Bollywood has witnessed many a theme (read ‘genre’) of films ever since its inception. Even though there have been many repeated themes that we get to see almost every week, only a few films remain fresh in our memories. There have been many elements that form the crux of any film. One such element is that of corruption which has ‘evolved’ over the years. This week’s release UNGLI falls into this category, which mirrors the ‘system of corruption’ that is prevalent in today’s time. Director Rensil D’Silva’s UNGLI is an attempt to mirror the corrupt system which prevails in the society today. At a time when candle marches, protest and agitation are soon becoming passe’, Rensil tries to showcase that ‘ungli’ is the new form of rebellion where you turn the tables in the system. Does it succeed in showing ‘the middle finger’ to the prevalent corruption? And if yes, how much does it succeed at it? Let’s’ analyze.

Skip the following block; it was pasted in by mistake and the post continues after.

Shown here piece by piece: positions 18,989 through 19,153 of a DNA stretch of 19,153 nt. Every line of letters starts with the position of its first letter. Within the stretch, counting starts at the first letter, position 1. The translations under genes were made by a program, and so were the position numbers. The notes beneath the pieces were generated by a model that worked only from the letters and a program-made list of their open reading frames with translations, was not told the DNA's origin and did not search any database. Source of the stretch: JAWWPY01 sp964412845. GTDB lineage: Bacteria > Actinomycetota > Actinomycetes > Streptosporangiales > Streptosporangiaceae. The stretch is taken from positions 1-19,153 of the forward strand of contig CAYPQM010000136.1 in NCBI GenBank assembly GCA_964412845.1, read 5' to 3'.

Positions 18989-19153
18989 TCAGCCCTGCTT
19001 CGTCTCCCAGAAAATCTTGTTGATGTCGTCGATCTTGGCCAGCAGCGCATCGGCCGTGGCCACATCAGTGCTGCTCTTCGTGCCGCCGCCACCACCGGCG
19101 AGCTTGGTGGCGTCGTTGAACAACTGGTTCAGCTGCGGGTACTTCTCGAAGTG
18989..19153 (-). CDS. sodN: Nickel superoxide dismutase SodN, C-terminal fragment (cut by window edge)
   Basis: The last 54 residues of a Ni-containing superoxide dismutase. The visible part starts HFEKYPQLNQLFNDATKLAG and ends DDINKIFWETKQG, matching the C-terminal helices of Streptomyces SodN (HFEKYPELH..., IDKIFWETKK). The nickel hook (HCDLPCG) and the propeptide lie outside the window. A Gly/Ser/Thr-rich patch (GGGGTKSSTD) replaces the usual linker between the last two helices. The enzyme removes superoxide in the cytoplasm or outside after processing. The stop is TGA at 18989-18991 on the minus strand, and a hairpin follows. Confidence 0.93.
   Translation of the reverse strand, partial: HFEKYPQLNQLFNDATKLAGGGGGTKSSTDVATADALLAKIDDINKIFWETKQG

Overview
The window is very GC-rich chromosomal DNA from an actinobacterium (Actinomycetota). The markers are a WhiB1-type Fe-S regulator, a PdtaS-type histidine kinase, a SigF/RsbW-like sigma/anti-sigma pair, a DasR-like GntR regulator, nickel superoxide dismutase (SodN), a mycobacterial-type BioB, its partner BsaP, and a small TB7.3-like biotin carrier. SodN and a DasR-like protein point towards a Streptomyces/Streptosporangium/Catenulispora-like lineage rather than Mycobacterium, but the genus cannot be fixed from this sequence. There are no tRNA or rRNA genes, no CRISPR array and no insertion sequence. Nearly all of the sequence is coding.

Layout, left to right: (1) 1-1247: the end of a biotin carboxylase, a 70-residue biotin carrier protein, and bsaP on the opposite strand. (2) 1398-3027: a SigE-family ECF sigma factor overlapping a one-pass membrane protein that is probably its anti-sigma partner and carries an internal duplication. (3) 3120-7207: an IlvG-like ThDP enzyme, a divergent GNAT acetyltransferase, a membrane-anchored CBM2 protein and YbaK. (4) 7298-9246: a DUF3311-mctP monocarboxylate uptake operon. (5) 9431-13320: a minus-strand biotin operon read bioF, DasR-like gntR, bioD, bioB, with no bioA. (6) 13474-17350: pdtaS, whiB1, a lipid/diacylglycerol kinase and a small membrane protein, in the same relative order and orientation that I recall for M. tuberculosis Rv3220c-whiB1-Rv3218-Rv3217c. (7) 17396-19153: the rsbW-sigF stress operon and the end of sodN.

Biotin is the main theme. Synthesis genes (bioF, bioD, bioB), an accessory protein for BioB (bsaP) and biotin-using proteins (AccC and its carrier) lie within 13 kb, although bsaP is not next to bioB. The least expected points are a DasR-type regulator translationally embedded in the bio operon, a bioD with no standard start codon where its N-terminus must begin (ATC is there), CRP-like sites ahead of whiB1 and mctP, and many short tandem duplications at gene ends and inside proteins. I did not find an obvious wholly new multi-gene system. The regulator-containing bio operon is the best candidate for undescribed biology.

With the baseline as ‘The system is so corrupt that you can only ridicule it’, the film UNGLI starts off on a high. The film opens with an old man and his young daughter waiting at the Pension Office and being bullied by the ‘babus’ working in the office. The old man gets a stroke and lands up in a hospital where his poor daughter narrates her dilemma to the doctor, which is overheard by Maya (Kangna Ranaut), who is works in the same hospital. She informs her friends Abhay (Randeep Hooda), Goti (Neil Bhoopalam) and Kaleem (Angad Bedi) that they got their ‘first case’. The team, then, covers their faces in masks and kidnap the ‘babus’ at night. As a part of their plan, they strap the ‘babus’ with ‘time bombs’ and make them run in an empty stadium. Not just that, they also inform the cops and media about the same. In no time, their antics are all over the media channels and they become famous as the ‘UNGLI’ gang. Slowly the gang starts expanding their operations and putting up the videos of punishing the corrupt on the internet and win the hearts of the masses. The cops, however, are not happy about this and the Police Commissioner (Raza Murad) gives the case to anhonest police officer Ashok Kale (Sanjay Dutt) to solve. But, when Kale fails to catch the gang, he realizes that he will need to use someone who thinks like them to work against them. That’s when he decides to put a police officer Nikhil (Emraan Hashmi) on job. Emraan, who happens to be the son of a late cop and a close friend of Kale, is not interested in working with the police and hates the system and it’s functioning. He is however notorious in his ways of operating and hence Kale hands him the responsibility of catching the UNGLI gang. Nikhil takes up the job and does his own tricks in punishing the corrupt and takes credit for it pretending to be an UNGLI gang member. The sudden entry of Nikhil wakes up and shakes up the original gang. With a few hints that Nikhil throws at them through the ‘trademarked’ video messages, the gang tracks him down and eventually he joins them. However, Nikhil soon realizes that the gang is not wrong in their approach towards cleaning up the society. But, due to a certain situation and circumstances, he gets torn between his duty (as a police officer) and his friendship with the UNGLI gang members. Kale, on the other hand, too waits to seek answers from Nikhil as the pressure keeps building on him to catch the notorious gang. Amidst all of this, a situation gets cropped up where all these characters are faced with a situation where they have to either accept the corrupt society for what is it or else fight back by risking their own lives.